TechTip: Simplify Your Development with DB2 Automatic Timestamp Support PDF Print E-mail
Tips & Techniques - Database
Written by Kent Milligan   
Friday, 03 September 2010 00:00

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Minimize your application development costs by moving your timestamp logic into the DB2 for i database engine.

 

Many applications have logic to capture and record a timestamp that indicates when certain business events occurred, such as when an order was placed or changed. While this application logic is fairly simple, there is still a cost to coding, testing, and maintaining this code. You can reduce these application development costs by instead moving this timestamp logic into your DB2 table definitions and relying on DB2's "automatic" timestamp support.

 

The example table definition shown below will be used to explain the capabilities of DB2's automatic timestamp support. Let's start by using the automatic timestamp behavior of the ordOrig column. The purpose of the ordOrig column is to store the timestamp value of when the order was originally placed into the system. The DEFAULT CURRENT TIMESTAMP clause enables DB2 to automatically supply this original-order timestamp value. This ability to have DB2 use current date, time, or timestamp values as the default value for a column has been available for many releases, all the way back to V3R1.

 

CREATE TABLE orders(

               ordID INTEGER PRIMARY KEY,

               ordCust INTEGER,

               ordStatus CHAR(1),

               ordOrig TIMESTAMP

                       NOT NULL

                       DEFAULT CURRENT TIMESTAMP,

               ordLChg TIMESTAMP

                       NOT NULL

                       IMPLICITLY HIDDEN

                       FOR EACH ROW ON UPDATE

                         AS ROW CHANGE TIMESTAMP);

          

With the default clause in place, DB2 will assign the current default value whenever the row (or record) being inserted does not supply a value for the ordOrig column. The SQL Insert statement provides two different methods of not supplying a column value on an insert operation. The following code demonstrates these two techniques.

 

  INSERT INTO orders VALUES(1001, 9398, 'P', DEFAULT)

 

  INSERT INTO orders(ordID, ordCust, ordStatus)

                   VALUES(1001, 9398, 'P')

 

The first Insert statement uses the DEFAULT keyword to have DB2 use the defined default value for the specified column. In this case, the specified column is the ordOrig column since the DEFAULT keyword is the fourth value on the VALUES clause and ordOrig is the fourth column within the orders table definition. The second Insert statement omits the ordOrig column from the list of column names specified for the orders table. This omission of the ordOrig column prevents the Insert statement from supplying a value for the column. When a column value is not provided on an Insert operation, DB2 uses the default value, which in this case is the current timestamp value. Both SQL Insert techniques result in DB2 assigning the current timestamp value to the ordOrig column. The default current timestamp behavior for native, non-SQL interfaces is discussed later.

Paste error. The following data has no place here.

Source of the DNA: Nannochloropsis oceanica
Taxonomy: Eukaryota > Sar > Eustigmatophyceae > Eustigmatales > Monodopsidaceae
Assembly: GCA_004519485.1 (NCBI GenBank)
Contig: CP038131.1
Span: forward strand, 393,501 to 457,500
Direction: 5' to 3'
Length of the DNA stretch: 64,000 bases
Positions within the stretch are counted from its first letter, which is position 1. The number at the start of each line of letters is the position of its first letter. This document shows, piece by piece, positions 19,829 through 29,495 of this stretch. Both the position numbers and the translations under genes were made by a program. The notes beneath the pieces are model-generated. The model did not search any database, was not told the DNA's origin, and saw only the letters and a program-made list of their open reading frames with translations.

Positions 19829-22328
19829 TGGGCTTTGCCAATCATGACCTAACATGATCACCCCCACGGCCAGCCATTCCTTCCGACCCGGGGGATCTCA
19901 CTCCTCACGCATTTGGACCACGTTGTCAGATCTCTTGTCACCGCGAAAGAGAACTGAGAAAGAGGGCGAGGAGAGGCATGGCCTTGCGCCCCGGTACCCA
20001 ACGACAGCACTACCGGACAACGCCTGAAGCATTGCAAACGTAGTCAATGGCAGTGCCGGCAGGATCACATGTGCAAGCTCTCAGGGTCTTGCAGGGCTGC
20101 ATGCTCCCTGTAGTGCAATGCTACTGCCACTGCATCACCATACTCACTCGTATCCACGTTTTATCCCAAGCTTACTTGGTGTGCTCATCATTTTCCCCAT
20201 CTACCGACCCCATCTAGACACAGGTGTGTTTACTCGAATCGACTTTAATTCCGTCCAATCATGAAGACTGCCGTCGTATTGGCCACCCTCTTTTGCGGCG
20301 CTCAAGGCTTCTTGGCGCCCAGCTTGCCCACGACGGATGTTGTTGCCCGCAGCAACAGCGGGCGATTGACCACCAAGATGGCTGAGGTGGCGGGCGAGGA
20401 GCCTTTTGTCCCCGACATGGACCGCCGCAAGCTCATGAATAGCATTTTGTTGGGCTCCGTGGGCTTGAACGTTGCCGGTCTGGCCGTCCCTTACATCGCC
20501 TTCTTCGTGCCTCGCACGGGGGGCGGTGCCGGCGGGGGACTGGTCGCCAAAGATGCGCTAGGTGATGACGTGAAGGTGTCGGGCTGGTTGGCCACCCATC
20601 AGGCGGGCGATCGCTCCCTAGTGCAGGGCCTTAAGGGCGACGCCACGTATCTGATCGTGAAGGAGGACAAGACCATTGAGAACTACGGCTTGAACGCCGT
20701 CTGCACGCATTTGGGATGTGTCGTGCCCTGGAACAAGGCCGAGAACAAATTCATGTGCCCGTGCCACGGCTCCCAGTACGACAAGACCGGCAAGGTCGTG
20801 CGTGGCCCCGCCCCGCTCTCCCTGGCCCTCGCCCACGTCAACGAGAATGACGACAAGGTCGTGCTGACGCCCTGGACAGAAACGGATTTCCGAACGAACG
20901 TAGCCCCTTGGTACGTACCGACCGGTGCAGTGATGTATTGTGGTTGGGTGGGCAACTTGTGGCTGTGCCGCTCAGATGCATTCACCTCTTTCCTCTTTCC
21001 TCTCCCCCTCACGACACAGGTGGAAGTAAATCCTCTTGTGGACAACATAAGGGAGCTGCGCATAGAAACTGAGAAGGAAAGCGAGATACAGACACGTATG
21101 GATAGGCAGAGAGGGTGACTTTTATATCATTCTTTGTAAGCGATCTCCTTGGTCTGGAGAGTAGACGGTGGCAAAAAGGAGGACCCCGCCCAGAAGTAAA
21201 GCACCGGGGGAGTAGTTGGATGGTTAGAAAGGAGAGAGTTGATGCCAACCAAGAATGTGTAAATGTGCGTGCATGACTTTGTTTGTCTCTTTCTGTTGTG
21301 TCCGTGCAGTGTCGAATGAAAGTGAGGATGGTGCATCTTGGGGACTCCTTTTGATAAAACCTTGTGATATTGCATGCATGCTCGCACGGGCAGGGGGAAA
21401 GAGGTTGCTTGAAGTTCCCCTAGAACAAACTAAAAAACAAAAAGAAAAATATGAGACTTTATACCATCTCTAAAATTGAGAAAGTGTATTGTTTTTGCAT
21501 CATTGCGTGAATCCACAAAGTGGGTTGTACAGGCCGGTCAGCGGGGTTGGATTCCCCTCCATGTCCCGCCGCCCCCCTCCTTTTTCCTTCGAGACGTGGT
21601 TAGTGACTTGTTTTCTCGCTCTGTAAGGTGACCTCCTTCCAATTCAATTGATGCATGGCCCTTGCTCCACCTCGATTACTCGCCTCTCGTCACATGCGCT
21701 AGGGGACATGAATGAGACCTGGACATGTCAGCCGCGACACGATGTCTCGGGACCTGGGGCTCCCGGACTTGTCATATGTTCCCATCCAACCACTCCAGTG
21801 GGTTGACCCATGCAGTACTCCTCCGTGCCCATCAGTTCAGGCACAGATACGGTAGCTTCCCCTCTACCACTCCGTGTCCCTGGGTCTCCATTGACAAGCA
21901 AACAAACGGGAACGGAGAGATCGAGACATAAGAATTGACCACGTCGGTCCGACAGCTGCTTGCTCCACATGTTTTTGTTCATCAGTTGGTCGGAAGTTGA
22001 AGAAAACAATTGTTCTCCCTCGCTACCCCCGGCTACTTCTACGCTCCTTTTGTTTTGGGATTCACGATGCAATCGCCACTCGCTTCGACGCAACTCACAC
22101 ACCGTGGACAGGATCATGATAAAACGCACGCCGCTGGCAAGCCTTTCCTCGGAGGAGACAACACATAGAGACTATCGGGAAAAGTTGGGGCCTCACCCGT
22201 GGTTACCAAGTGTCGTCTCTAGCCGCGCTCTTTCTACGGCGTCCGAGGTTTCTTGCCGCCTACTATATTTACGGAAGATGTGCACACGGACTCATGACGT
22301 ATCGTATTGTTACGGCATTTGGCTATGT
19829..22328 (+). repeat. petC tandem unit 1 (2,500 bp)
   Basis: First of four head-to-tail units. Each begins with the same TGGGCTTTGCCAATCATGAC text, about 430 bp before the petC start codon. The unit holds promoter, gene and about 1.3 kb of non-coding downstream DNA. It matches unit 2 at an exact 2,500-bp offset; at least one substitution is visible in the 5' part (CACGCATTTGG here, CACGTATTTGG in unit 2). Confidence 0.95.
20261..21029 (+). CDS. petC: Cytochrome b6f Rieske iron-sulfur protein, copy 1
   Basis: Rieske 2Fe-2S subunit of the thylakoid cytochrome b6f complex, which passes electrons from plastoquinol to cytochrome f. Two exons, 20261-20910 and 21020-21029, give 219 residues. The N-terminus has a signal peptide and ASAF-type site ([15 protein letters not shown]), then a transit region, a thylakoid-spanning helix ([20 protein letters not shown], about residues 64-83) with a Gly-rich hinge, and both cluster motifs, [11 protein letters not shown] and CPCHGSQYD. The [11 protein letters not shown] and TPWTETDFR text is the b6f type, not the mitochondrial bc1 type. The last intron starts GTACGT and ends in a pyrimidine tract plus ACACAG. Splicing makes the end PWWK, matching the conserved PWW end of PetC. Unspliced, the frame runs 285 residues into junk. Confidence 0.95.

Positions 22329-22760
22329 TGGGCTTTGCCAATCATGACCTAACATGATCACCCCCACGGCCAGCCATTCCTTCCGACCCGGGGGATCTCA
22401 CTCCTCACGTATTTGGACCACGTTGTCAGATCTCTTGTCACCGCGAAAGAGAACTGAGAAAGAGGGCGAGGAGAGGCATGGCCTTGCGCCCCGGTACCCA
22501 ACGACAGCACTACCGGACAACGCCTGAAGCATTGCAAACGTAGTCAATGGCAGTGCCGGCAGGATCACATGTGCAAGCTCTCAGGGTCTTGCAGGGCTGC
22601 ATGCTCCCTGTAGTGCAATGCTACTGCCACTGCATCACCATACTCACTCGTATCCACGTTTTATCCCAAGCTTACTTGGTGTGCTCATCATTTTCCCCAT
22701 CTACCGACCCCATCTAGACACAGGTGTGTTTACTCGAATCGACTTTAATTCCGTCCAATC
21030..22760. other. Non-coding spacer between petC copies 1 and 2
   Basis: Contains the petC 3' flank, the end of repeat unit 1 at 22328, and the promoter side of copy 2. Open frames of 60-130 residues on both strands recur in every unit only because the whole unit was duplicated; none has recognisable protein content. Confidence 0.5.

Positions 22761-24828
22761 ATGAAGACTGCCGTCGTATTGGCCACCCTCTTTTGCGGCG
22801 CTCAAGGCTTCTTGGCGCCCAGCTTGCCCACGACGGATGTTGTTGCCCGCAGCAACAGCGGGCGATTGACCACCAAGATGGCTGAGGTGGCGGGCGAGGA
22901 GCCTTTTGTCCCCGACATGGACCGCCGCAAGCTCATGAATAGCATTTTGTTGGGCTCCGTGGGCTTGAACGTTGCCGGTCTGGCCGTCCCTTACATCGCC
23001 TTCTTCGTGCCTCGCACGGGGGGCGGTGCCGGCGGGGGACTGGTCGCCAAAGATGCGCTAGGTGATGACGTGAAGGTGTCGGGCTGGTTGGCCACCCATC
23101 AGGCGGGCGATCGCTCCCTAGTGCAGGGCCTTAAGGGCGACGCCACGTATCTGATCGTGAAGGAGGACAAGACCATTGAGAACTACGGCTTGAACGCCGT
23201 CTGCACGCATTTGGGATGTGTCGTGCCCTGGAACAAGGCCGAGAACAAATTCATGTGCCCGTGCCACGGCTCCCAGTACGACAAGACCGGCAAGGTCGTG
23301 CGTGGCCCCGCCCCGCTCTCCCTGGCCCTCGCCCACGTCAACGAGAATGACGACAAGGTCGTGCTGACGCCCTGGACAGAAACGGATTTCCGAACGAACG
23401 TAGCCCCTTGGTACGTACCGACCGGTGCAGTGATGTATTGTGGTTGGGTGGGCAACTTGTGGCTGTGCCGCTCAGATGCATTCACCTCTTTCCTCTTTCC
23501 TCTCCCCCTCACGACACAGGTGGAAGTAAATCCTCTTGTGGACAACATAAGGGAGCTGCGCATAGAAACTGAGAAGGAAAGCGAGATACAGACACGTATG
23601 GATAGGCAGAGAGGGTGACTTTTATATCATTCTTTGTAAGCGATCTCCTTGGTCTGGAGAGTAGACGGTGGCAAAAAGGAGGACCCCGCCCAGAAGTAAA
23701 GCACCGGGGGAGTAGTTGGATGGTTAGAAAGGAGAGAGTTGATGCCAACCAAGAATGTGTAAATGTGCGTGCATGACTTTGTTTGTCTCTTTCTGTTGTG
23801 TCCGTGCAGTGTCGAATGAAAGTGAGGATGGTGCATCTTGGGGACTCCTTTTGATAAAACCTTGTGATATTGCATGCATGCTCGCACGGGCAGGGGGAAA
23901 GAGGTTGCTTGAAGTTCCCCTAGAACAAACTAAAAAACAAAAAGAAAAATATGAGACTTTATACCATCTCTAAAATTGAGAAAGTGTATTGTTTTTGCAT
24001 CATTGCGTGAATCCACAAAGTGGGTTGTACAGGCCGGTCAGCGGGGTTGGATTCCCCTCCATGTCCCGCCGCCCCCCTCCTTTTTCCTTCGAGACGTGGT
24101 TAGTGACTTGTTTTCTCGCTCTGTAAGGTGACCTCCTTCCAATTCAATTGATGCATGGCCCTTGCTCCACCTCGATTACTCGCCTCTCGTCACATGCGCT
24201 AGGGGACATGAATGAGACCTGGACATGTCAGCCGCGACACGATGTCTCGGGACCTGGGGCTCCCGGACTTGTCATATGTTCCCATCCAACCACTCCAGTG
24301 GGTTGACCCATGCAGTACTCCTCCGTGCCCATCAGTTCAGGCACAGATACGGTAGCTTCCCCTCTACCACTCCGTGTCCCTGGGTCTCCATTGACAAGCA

To confirm that DB2 correctly assigns the current timestamp value for the ordOrig column, a simple query (SELECT * FROM orders) can be run after the Insert statement completes. Figure 1 contains the output of this simple query for the example Insert statements. Even though neither Insert statement supplied a timestamp value, the ordOrig column contains the timestamp value of when the order was stored into the orders table.

 

090310MilliganFig1     

Figure 1: Here's the example output from the SELECT * FROM order query. (Click images to enlarge.)

 

You may be wondering why the ordLChg column is missing from the SELECT * FROM order output in Figure 1. The ordLChg column is not missing because of image editing software; instead, this behavior is the result of the IMPLICITLY HIDDEN clause. The IMPLICITLY HIDDEN syntax was delivered in IBM i 6.1 to provide the ability for a column value to be returned on a SQL SELECT statement only when the column is explicitly named. This new syntax is useful for columns that exist only for internal processing, such as audit trails, and that provide no value to the business applications accessing the table. The IMPLICITLY HIDDEN clause is not limited to just timestamp columns; it can be specified for any data type. The IMPLICITY HIDDEN clause is not honored by non-SQL interfaces.